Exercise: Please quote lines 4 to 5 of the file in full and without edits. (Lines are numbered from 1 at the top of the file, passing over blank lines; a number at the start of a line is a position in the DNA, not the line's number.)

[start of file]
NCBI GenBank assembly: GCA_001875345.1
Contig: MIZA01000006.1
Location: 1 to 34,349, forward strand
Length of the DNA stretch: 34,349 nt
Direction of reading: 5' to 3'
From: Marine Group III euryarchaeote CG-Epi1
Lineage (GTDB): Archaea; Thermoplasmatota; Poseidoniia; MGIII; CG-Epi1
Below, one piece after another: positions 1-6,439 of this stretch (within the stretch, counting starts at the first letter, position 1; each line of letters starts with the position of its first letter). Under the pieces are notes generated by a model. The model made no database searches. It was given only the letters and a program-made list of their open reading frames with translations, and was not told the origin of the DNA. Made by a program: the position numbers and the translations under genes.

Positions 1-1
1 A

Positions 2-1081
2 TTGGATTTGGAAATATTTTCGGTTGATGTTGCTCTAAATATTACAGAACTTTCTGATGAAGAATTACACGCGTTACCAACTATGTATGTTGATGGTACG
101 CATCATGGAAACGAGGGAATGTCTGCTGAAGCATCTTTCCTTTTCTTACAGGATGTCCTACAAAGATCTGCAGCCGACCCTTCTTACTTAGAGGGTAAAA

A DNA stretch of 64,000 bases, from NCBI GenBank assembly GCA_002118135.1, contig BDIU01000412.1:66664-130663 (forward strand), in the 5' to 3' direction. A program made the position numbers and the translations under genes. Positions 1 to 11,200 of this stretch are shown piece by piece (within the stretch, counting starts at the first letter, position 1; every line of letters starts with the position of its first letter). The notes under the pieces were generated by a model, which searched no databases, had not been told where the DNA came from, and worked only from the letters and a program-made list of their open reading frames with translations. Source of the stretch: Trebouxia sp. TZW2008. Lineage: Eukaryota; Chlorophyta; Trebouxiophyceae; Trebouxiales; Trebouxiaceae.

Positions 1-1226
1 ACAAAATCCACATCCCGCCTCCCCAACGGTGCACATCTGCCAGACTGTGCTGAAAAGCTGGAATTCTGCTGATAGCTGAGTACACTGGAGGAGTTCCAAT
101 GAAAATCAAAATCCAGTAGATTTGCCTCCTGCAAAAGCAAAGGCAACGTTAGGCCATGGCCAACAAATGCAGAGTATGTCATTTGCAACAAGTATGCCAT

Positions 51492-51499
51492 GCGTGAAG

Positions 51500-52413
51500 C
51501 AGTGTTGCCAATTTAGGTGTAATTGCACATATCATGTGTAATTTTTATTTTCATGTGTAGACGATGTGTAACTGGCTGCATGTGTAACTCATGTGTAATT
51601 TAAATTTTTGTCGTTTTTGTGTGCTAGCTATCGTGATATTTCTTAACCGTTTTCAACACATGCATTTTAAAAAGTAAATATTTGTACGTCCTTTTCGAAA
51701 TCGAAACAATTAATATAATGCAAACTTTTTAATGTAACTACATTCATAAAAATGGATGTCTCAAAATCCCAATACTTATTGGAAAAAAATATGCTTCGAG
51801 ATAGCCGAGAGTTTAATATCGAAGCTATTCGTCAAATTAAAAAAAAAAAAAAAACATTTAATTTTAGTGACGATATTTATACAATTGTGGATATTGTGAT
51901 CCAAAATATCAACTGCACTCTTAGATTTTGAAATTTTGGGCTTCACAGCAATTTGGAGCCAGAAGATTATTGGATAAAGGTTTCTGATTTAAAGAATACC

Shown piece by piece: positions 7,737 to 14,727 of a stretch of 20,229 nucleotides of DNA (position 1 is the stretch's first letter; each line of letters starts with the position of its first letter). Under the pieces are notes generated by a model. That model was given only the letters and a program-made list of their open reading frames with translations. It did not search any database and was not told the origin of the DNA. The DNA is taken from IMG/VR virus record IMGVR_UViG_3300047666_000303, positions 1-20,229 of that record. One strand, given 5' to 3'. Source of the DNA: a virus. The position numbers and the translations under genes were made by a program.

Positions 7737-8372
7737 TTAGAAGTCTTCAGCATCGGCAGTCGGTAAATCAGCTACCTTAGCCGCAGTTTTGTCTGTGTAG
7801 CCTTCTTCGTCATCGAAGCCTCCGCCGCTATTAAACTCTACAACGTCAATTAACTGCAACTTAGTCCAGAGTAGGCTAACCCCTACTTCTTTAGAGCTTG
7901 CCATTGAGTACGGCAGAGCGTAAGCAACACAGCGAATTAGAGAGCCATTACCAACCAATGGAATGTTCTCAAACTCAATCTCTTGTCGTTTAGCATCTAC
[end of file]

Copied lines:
Length of the DNA stretch: 34,349 nt
Direction of reading: 5' to 3'